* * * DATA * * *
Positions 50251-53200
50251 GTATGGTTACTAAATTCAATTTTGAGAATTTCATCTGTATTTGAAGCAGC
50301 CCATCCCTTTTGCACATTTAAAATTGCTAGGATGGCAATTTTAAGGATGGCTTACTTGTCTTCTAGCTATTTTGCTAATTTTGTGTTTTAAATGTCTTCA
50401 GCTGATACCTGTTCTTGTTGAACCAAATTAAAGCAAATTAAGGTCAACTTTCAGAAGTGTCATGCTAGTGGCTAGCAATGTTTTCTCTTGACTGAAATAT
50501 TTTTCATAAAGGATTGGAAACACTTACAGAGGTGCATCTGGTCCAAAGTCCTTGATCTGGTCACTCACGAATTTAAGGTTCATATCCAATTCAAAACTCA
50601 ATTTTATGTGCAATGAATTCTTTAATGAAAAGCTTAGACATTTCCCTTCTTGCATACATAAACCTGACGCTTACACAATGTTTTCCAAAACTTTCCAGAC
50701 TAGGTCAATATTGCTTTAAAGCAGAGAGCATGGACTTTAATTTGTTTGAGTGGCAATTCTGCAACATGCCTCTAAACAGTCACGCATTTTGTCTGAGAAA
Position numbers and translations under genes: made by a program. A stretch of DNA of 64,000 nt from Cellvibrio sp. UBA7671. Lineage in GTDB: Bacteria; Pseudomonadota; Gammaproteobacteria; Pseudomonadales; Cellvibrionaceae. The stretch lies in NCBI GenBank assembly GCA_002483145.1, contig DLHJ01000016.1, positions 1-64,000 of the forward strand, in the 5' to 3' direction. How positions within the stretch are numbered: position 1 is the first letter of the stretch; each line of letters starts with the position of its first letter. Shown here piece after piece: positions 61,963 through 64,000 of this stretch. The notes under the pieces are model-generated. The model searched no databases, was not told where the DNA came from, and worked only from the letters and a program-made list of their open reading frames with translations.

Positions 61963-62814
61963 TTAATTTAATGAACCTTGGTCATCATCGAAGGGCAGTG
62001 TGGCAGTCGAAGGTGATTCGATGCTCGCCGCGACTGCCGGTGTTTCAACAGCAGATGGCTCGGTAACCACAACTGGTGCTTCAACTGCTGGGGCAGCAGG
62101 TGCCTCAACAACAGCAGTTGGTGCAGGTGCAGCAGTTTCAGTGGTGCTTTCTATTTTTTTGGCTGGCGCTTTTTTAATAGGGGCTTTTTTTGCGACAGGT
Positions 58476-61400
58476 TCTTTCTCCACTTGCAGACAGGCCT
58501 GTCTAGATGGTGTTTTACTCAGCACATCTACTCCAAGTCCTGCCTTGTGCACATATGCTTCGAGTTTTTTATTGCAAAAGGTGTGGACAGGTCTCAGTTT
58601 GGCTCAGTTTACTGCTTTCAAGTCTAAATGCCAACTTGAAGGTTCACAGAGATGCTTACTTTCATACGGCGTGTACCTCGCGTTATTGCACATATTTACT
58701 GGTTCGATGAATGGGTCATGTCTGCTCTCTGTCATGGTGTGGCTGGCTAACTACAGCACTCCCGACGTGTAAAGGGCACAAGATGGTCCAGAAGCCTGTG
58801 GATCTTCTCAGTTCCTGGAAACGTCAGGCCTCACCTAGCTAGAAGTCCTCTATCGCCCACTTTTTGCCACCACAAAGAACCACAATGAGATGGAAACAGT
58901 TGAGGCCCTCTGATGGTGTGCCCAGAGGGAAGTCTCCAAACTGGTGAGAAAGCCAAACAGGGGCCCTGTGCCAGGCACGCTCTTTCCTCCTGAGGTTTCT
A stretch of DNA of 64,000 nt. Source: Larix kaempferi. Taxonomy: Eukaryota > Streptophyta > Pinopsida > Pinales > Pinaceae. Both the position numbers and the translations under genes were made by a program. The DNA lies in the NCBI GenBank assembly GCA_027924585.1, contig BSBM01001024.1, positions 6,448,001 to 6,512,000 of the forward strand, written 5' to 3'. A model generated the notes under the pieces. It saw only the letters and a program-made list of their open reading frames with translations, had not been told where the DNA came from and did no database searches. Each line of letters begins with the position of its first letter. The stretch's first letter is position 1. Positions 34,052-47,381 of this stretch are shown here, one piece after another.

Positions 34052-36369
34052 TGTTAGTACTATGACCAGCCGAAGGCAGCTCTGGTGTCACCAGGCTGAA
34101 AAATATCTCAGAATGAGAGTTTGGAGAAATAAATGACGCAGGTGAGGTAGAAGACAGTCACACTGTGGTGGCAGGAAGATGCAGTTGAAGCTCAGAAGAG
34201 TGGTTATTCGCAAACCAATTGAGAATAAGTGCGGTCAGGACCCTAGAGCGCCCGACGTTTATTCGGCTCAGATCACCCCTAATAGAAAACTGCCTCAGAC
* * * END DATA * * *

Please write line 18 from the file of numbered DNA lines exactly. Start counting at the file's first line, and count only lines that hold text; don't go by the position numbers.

58801 GATCTTCTCAGTTCCTGGAAACGTCAGGCCTCACCTAGCTAGAAGTCCTCTATCGCCCACTTTTTGCCACCACAAAGAACCACAATGAGATGGAAACAGT